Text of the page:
And so they doubled down on their efforts to protect “white spaces” in self-governing British colonies such as Canada and Australia and former colonies such as the United States. This involved implementing immigration restrictions for Chinese migrants while easing migration for white Europeans. This was done through explicit bans accompanied by quotas favoring Northern Europeans (United States), or through subtler requirements such as language tests (Australia) or mode of transit (Canada) designed to exclude Indian and Chinese migrants.

Labor leaders in the West bought into these nativist narratives. Even when they acknowledged the racial motivations of anti-Asian policies, most considered wage competition a good enough reason for restricting settlement in countries inhabited “by men of European race.” Labor leaders didn’t worry about the exploitative labor conditions under which Asian workers toiled. Rather, they worried that white workers could not labor in these conditions. So they argued that exclusion was the only way to protect white workers from the “natural propensity of the Chinese toward toilsome work.”

But this rhetoric did not match the reality: While labor leaders were busy denouncing competition and often voicing overt anti-immigrant sentiment, the real issue plaguing workers — dangerous and exploitative corporate practices — continued unabated. The unsupported fear that immigrants were taking away jobs took priority over opposing the power of corporations, or tackling issues of working hours or fair pay for all workers — the very conditions that actually bedeviled workers.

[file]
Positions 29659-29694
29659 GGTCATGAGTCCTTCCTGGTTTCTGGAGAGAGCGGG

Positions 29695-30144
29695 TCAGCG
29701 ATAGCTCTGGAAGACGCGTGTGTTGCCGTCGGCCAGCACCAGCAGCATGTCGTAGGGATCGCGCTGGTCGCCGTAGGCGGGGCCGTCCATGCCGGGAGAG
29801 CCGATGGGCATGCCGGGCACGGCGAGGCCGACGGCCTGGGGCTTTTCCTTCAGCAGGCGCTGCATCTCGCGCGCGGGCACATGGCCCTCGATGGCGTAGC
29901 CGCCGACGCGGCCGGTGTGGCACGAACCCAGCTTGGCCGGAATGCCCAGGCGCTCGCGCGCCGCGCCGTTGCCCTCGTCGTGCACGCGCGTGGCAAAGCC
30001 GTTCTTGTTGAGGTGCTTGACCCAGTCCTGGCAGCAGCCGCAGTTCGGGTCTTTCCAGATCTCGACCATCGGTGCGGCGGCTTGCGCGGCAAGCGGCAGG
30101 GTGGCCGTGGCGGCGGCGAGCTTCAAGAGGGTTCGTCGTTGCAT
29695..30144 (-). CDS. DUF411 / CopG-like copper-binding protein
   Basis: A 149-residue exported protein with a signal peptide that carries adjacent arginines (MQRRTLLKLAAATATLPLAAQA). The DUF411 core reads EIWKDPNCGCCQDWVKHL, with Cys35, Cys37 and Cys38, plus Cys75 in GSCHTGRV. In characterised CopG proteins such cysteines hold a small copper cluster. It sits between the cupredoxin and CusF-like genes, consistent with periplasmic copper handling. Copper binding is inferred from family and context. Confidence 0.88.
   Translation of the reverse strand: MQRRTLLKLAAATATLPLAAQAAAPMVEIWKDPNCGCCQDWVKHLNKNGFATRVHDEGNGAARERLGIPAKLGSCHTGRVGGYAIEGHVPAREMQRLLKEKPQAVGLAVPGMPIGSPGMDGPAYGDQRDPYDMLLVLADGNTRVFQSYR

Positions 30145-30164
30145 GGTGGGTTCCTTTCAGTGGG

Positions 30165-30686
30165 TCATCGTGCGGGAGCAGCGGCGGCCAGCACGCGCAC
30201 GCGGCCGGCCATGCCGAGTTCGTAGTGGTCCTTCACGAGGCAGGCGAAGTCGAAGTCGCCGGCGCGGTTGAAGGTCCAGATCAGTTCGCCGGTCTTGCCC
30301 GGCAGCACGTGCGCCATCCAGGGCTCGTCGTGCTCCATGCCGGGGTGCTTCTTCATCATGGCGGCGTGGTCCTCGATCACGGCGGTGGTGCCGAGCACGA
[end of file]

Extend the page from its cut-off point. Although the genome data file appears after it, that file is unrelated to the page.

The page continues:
This skewed understanding of the problem made race, not class, the biggest divide. White U.S. workers and their leaders supported anti-immigration legislation that excluded particular racial groups in solidarity with white workers in Canada and Australia. This can be most clearly seen in the anti-Asian immigration restrictions put in place at the turn of the century in all three countries, which created systems of passports, border control and deportation to curtail nonwhite immigration while incentivizing white immigration — even though white immigration meant more competition for jobs. These restrictions also meant that while workers of color remained an important resource, they labored under informal, unfree and exploitative conditions.

Tragically, this racially segmented regime of mobility and political inclusion meant efforts to curtail corporations’ power fell by the wayside, and as a result, white workers became willing partners for corporations and imperial projects as long as they benefited marginally.

These dynamics are at play once again today. The ability of global corporations to pick and choose among laborers worldwide, and to leverage this power to the detriment of workers everywhere, is at its highest. Their willingness and ability to avoid taxes and other forms of political responsibility has depleted public resources available for education, health and other services that previously led to a better quality of life for the working and middle classes in the West, something that is now becoming out of reach for all.

So the easy solution is back: Blame migrants for taking jobs and public resources. When leaders like Trump make these claims, they are enlisting imperial racial ideologies to pit worker against worker and entrench the exploitation of laborers everywhere.

Make no mistake: Immigrants are not taking our jobs. Jobs are decreasing in numbers and quality because of corporate practices (condoned by states) that harm the well-being of workers and the middle classes worldwide. The violent policing of migrants and refugees does nothing to change that, and indeed only distracts the public from the task of holding accountable the unchecked power of corporations to determine our well-being and political fate.